As for the terrorists, this new plan addresses that. There are many reasons why I am thankful Bush is no longer in office, but one is that his foreign policy was so manipulated by the neo-conservative agenda of nation-building. This is what has led to one empire after another to fall. This new plan tells people, “Yeah, that whole nation-building bit? Not so hot right now.” It is much more modest: destabilize al-Qaeda in Afghanistan, avoid a Taliban takeover of the country, and prepare the Afghan forces to keep themselves afloat. That is very different to the Bush model: build a free and democratic Muslim nation.

Ashley: I support his plan. I think he set things on the right track so that we can hopefully make progress. I’m also pleased with his decision to focus on Taliban forces. While the number of troops is important, it’s what we do with those troops that will make the difference. So, I can support the strategy, but can you guess what I don’t support?

Jaime: Does it rhyme with limeline?

Ashley: You’re good. Why on earth would he announce a timeline for the war? How can you convince people that this is a war we should be fighting when you give them an 18 month deadline?

First off, we don’t have enough troops over there even with the surge to get this done in 18 months. Second, is there any reason why he couldn’t have waited out the withdrawal announcement? I feel like Obama is trying to please both sides..”yes we’ll give you more troops but we’re also getting the troops out of there.” It doesn’t make sense to me. He should have let the troop surge sink in before sharing the “possible” withdrawal date with everyone, including al Qaeda and the Taliban, who he pretty much invited to just wait out the war. I have a feeling this will come back to bite him in his re-election campaign.

Jaime: It sounds like you are looking out for him. I didn’t know you had a hidden Obamamaniac in you, Ashley. I think the deadline makes sense in any war where there is an occupying force that does not intend to colonize the land but is waiting to hand it over to the local government. Americans are barely getting over their Iraq war fatigue. An open-ended war would not only be a drain on the American spirit, but on any politician looking to make progress on other issues in spite of it.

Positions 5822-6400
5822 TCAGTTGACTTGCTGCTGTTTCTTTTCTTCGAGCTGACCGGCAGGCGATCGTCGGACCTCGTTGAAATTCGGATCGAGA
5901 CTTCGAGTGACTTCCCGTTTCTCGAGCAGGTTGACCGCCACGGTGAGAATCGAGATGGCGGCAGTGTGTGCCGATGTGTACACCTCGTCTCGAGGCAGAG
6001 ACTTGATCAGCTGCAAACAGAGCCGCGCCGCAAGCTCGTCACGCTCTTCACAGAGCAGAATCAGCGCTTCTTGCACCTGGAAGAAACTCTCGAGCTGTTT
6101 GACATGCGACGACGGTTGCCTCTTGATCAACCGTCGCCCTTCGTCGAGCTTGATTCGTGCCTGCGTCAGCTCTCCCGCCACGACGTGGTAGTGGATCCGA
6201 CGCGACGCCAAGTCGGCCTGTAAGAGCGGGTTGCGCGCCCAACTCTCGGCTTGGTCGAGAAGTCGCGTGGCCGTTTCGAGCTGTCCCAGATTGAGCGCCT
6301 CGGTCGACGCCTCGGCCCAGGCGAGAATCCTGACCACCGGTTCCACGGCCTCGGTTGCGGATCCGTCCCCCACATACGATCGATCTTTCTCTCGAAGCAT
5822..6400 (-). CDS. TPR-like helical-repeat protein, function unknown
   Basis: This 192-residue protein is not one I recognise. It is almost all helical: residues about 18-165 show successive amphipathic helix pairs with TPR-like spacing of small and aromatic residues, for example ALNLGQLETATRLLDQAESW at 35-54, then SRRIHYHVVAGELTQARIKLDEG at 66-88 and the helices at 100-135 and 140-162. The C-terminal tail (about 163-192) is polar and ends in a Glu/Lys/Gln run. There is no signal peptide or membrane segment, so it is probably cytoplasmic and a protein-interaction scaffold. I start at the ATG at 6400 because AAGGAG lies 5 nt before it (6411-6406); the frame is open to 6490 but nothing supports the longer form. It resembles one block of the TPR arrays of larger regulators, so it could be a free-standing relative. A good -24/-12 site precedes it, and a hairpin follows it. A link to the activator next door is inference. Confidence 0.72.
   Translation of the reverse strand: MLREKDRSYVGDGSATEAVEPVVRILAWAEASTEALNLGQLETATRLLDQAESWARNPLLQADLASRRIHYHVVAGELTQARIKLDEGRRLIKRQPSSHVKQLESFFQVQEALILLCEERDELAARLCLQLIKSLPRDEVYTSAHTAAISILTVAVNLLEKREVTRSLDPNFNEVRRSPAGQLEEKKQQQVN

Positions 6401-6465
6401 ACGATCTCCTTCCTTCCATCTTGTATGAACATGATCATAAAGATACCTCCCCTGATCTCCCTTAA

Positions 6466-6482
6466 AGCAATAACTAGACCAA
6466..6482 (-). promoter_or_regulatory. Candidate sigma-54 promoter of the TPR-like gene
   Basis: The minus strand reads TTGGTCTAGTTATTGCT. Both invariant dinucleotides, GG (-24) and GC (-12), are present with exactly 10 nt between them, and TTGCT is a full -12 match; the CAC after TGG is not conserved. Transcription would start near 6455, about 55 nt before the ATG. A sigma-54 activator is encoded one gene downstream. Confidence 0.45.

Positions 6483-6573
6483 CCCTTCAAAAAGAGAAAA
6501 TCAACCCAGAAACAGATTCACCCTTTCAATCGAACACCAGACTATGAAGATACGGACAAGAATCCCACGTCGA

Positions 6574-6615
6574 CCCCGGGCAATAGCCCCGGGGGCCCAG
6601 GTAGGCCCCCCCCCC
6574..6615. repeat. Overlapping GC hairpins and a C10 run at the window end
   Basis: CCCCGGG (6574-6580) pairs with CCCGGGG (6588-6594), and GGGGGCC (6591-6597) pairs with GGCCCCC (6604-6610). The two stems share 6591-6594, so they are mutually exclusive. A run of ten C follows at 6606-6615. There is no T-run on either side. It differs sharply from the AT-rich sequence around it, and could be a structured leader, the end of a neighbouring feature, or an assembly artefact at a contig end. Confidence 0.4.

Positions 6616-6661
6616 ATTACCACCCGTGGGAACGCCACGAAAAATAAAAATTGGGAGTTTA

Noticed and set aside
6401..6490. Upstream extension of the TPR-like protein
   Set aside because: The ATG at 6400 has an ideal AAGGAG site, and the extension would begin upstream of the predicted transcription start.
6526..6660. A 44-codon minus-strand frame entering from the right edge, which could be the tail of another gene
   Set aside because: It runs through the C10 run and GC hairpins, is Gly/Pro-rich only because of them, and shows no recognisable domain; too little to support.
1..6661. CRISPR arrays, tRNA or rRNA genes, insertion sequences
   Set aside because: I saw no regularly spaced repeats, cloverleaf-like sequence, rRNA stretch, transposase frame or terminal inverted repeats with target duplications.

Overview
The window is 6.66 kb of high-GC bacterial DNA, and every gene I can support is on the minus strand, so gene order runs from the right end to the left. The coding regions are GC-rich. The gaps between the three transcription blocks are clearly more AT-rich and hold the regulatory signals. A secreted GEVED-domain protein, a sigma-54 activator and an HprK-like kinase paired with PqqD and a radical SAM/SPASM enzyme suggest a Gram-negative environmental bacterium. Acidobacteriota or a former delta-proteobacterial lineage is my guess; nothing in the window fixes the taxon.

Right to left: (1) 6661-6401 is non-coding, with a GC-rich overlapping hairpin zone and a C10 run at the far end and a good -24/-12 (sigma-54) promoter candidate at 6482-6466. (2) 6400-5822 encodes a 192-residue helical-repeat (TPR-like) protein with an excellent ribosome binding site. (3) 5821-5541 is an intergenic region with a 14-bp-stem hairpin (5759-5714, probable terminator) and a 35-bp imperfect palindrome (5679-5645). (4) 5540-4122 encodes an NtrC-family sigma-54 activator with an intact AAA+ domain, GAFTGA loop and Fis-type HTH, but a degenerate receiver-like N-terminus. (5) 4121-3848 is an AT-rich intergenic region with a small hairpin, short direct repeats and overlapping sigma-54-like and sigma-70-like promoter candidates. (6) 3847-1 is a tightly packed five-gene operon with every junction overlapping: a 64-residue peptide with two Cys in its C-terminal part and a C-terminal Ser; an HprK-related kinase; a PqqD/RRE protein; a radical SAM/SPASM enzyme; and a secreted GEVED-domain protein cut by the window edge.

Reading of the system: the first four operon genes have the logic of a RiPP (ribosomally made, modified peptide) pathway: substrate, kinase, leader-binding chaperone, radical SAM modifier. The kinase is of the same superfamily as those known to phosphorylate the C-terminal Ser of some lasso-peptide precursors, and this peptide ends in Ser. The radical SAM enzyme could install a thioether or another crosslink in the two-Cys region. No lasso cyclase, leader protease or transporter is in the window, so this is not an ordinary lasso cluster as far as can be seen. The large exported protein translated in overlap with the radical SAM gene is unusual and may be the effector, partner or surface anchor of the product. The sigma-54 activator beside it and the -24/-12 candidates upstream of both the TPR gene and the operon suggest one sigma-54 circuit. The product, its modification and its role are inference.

It also makes sense geopolitically: the US needs the Afghan government to understand we will leave them once the burden is too much. If the plan focused more on the macro-level, and relied on Karzai becoming the Superman he is incapable of being–being a fraud does not help–I’d think a deadline would be a dangerous thing. But this plan relies on cooperation from districts, provinces, and tribes. The Karzai government is almost an afterthought. There is greater power in Afghanistan at the local level than at the federal level.

As for al-Qaeda and the Taliban, if there seems to be insufficient progress in closing off their access to power in Afghanistan, Secretary Gates and Clinton, along with the Joints Chief of Staff, have testified that the deadline is “flexible” and based on “a review of the conditions” in late 2010. Even if it weren’t, Obama would not want to be the president that left Afghanistan an anarchic power vacuum.

Ashley: Don’t get too excited! I was merely stating that I’ll be the first to point this out come re-election. Sure, we’re tired from Iraq, but do the American people really want another war that turns out to be a failure? I think saying that we will be there until the job is done would be more uplifting than plotting an escape route.

We need to acknowledge that annoucing a withdrawal date is going to encourage members of the Pakistan Army to hedge their bets with the Taliban to protect themselves after we pull out. I think Rep Mike Pence said it best when he said,”It never makes sense to tell the enemy when you’re going to quit fighting in a war.” I understand that the President was trying to convey to the people of Afghanistan that we will allow them to build up their nation and stand on their own two feet, but in this case I believe that the President made the wrong decision. He is putting the security of Afghanistan at risk, especially for an arbitrary cut off date.